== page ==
The media has finally hit the alarm button over the climate crisis.
Every night TV screens are filled with images of floods, fires and collapsing coastlines – now linked directly to the steadily rising curves of temperature and carbon in the atmosphere. Interviewers scoff openly at puny measures that might have seemed vaguely acceptable a few months ago, like the advice from Number Ten adviser Allegra Stratton not to rinse plates before loading dishwashers.
Now her “top tip” is a textbook example of fiddling while Athens burns – and suggests there’s a policy vacuum behind Boris Johnson’s promise of imminent, transformational system change. In Scotland, big government cash is finally finding its way into marine energy, hydrogen, district heating networks and heat pumps.
Again – about time.
Because it’s clear individual action alone can’t fix the climate crisis. The average Scottish family simply cannot afford big capital investments like buying an electric car, switching from gas heating or building a new eco home.
Except on the island of Eigg.
As the Hebridean island approaches 25 years under community control, Eigg has become a shining example of the green transformation that can happen when communities take control.
Before the buyout in 1997 the absence of mains electricity meant island homes were powered by dirty diesel generators. A decade of planning and fundraising later, Eiggtricity was born, combining wind, water and solar with underground cables to provide 24-hour renewable power to every island home.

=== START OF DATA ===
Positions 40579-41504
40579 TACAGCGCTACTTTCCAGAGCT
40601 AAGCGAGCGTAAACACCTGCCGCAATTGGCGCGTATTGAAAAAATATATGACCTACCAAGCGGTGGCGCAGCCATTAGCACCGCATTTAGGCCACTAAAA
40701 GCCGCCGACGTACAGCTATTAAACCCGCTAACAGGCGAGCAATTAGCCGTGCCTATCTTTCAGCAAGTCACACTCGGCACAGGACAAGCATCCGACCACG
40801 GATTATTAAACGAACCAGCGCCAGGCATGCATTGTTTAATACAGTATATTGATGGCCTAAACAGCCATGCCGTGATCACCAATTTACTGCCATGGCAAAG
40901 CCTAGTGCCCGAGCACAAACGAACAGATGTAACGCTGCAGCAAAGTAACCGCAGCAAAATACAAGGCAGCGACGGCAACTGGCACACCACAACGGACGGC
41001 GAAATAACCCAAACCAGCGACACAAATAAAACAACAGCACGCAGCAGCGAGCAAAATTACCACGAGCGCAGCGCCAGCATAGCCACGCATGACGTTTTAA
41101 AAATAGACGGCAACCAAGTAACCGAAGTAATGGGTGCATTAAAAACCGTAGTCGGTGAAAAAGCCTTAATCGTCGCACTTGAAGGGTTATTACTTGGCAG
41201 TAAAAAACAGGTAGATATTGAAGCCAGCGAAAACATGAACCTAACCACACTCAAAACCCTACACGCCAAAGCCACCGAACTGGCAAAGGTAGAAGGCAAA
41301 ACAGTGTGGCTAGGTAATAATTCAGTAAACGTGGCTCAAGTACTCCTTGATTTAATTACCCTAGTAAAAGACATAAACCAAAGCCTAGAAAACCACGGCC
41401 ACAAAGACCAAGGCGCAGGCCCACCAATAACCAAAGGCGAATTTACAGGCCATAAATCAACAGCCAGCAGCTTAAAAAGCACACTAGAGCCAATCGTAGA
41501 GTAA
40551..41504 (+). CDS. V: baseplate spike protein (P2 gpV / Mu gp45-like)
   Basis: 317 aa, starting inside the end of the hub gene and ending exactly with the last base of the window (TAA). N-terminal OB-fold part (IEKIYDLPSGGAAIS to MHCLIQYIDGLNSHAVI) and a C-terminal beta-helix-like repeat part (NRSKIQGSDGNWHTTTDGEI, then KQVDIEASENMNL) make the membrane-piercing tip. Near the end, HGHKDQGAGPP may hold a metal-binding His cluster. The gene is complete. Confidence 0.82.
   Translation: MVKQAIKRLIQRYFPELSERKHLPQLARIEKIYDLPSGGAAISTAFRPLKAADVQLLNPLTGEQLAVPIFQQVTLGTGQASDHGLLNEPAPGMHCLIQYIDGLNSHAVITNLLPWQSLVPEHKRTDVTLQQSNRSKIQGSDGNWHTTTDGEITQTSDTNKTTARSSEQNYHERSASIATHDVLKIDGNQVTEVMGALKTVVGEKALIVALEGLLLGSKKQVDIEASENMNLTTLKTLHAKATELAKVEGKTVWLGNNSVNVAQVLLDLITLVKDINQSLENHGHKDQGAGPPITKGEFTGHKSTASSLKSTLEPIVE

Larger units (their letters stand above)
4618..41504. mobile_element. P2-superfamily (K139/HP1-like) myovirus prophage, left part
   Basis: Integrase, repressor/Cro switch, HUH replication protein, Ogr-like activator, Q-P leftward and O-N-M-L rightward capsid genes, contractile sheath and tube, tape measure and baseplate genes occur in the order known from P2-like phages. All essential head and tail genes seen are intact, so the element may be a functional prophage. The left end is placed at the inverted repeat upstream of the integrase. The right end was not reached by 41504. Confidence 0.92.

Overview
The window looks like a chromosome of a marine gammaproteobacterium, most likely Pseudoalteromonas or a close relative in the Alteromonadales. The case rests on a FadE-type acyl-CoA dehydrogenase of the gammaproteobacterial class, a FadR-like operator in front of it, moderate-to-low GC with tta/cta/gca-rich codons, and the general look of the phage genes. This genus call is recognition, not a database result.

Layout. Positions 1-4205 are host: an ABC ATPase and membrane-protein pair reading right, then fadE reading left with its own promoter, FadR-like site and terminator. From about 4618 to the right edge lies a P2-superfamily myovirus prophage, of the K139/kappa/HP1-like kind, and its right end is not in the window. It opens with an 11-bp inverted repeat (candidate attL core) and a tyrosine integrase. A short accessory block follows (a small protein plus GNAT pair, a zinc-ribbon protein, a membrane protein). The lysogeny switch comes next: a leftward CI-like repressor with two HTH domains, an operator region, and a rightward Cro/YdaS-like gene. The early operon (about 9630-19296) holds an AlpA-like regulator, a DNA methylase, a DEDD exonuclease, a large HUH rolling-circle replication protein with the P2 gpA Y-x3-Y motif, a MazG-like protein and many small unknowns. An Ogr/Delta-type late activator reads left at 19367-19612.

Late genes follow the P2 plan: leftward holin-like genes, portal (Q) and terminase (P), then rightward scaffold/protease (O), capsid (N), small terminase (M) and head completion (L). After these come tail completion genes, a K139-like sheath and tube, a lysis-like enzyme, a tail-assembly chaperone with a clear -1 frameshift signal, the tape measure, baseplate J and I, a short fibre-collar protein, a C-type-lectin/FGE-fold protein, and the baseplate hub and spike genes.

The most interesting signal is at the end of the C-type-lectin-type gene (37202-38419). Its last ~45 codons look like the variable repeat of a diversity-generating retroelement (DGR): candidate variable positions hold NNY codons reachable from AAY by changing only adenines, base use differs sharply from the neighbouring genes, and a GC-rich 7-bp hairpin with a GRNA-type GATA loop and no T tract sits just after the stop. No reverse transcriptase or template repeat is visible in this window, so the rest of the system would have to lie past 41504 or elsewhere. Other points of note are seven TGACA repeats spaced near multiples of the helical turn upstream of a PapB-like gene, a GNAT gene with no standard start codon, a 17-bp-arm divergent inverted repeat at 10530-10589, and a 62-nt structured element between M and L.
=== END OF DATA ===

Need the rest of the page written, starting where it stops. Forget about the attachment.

Now each house on the grid is allocated 5KW of energy and triggers a trip switch if it consumes more. That hardly ever happens with smart meters on every kitchen table and a highly developed sense of energy use. But there’s an upside – across the island electric cars, cycles, customised golf buggies and even electric wheelbarrows are doing all the heavy lifting.
Biodiversity has been boosted by a quietly epic effort by father and daughter Wes and Tasha Fyffe who’ve been restoring native woodland on bracken covered slopes. Aided by new arrival and skilled application writer Becca Long, the pair won a grant from Forestry and Land Scotland to replace the old, unmaintained spruce forest (planted by former owner Keith Schellenberg) with saplings grown from locally collected seeds of hawthorn, alder, rowan, hazel and elm, plus oak from acorns gathered near Arisaig. The small team cleared land in the “old” forest to grow 20,000 seedlings in poly tunnels and plant them out during the pandemic years, humping the tiny trees uphill by quad – but mostly by hand. Now they have Scotland’s only island tree nursery.